Almost a full economic quarter has passed since the election, and still we're waiting for government action on the worst recession since World War II. Tax cuts are still two months away and National is cutting back on infrastructure
At the core of any successful business – indeed any successful project – is a coherent strategy. Decisions are made early and clearly so that everyone knows their role and the end goal. Tactics support a long-term outcome. So can anyone tell me what the strategy is for the 'carry New Zealand through recession' project?
We're now into the second month of the year, nearly a full economic quarter on from the election, and still political and business leaders are showing all the vision and urgency of cow picking at grass as she wanders towards the freezing works. The government is talking and planning and enacting next to nothing. Business can't seem to find any solutions except lay-offs. The only real fiscal stimulus we've seen has come from the Reserve Bank's interest rate cuts.
It's as if we're led by an impotent bunch of Neros who can do nothing but fiddle and sing about summits and future spending while the world burns around us.
Take a quick look at the problems facing all of us who are involved in this recession-surviving project. In the short-term we need to stimulate business activity and protect people's jobs. In the long-term we need to cut private debt and develop the country's poor infrastructure.
What do we know of the government's intentions? John 'ambitious' Key has repeatedly said that his administration prime motivation is economic growth. To get us through the recession and to the point of growth, he has repeatedly talked up two ideas: tax cuts and infrastructure spending.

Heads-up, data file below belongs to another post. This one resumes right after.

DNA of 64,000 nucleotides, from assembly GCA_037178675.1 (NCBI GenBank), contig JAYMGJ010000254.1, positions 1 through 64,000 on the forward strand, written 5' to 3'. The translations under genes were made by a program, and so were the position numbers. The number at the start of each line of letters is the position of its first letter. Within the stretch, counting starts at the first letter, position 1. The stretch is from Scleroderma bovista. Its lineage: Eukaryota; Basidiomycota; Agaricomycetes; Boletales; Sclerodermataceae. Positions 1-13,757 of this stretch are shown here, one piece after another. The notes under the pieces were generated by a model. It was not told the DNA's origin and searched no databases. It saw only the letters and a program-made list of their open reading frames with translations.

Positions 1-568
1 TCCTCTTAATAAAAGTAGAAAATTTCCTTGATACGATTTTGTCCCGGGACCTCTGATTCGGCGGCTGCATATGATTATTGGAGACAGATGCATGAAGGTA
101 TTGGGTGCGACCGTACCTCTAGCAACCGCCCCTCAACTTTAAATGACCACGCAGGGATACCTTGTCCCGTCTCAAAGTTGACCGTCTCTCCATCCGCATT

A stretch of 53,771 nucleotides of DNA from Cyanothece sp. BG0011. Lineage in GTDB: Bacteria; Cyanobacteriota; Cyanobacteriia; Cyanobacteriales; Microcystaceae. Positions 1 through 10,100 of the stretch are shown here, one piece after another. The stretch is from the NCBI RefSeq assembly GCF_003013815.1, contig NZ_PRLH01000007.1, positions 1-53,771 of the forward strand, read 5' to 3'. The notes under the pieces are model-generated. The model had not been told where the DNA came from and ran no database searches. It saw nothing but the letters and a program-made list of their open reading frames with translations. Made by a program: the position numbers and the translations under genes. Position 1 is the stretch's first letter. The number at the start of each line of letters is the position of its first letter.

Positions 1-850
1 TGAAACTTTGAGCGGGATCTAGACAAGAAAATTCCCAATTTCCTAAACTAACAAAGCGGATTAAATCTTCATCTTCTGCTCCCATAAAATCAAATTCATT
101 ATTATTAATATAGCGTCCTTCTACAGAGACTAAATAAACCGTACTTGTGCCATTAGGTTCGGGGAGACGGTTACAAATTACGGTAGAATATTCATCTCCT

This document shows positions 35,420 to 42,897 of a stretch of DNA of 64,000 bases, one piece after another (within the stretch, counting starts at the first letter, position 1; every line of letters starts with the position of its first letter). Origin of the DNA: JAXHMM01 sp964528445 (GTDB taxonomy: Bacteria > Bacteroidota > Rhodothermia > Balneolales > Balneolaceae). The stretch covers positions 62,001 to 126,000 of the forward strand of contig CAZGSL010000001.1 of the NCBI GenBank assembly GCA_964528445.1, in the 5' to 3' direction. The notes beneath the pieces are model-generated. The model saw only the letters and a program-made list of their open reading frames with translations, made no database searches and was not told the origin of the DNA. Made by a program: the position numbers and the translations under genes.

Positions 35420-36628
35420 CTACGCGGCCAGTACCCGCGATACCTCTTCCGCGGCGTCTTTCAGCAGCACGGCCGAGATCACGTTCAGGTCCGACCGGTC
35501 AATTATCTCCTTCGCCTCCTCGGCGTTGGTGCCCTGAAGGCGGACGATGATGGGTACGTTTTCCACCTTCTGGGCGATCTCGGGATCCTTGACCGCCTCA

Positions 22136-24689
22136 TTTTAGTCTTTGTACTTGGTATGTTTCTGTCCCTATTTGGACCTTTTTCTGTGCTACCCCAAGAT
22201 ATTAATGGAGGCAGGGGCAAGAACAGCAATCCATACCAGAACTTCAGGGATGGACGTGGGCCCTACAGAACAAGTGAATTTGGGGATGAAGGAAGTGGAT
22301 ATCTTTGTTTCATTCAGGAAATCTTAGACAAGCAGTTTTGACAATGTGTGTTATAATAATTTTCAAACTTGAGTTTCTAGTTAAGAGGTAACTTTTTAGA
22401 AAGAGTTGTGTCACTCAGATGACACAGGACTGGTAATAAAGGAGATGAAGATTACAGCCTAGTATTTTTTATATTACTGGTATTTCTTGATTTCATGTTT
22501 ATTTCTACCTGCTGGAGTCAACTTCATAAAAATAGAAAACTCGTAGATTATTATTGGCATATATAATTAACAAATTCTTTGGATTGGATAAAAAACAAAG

Those solutions seem like a reasonable start as a response to the problems we've identified. So how does the action match the rhetoric? The answer: pretty poorly. And are the policy priorities chosen going to make a difference? Answer: that's questionable, at best.
In line with National party ideology, we will be getting personal tax cuts come April. These will put more money into the pocket of middle and upper income New Zealanders. Sure, they're being dressed up as a recession-battling policy, but the truth is National would have cut taxes rain or shine. What we also know is that tax cuts – especially those aimed at the rich – have a limited impact on spending. As conservative Washington Post columnist Martin Feldstein writes:
That's not a good way to increase consumer spending. Experience shows that the money from such temporary, lump-sum tax cuts is largely saved or used to pay down debt. Only about 15 percent of last year's tax rebates led to additional spending.
Tax cuts don't create many jobs either. Still, that's not to say tax cuts are a bad idea per se. Just not these tax cuts. Feldstein, writing about America and Obama's $US800 billion stimulus package, has some interesting ideas.
Instead, the tax changes should focus on providing incentives to households and businesses to increase current spending. Why not a temporary refundable tax credit to households that purchase cars or other major consumer durables, analogous to the investment tax credit for businesses? Or a temporary tax credit for home improvements? In that way, the same total tax reduction could produce much more spending and employment.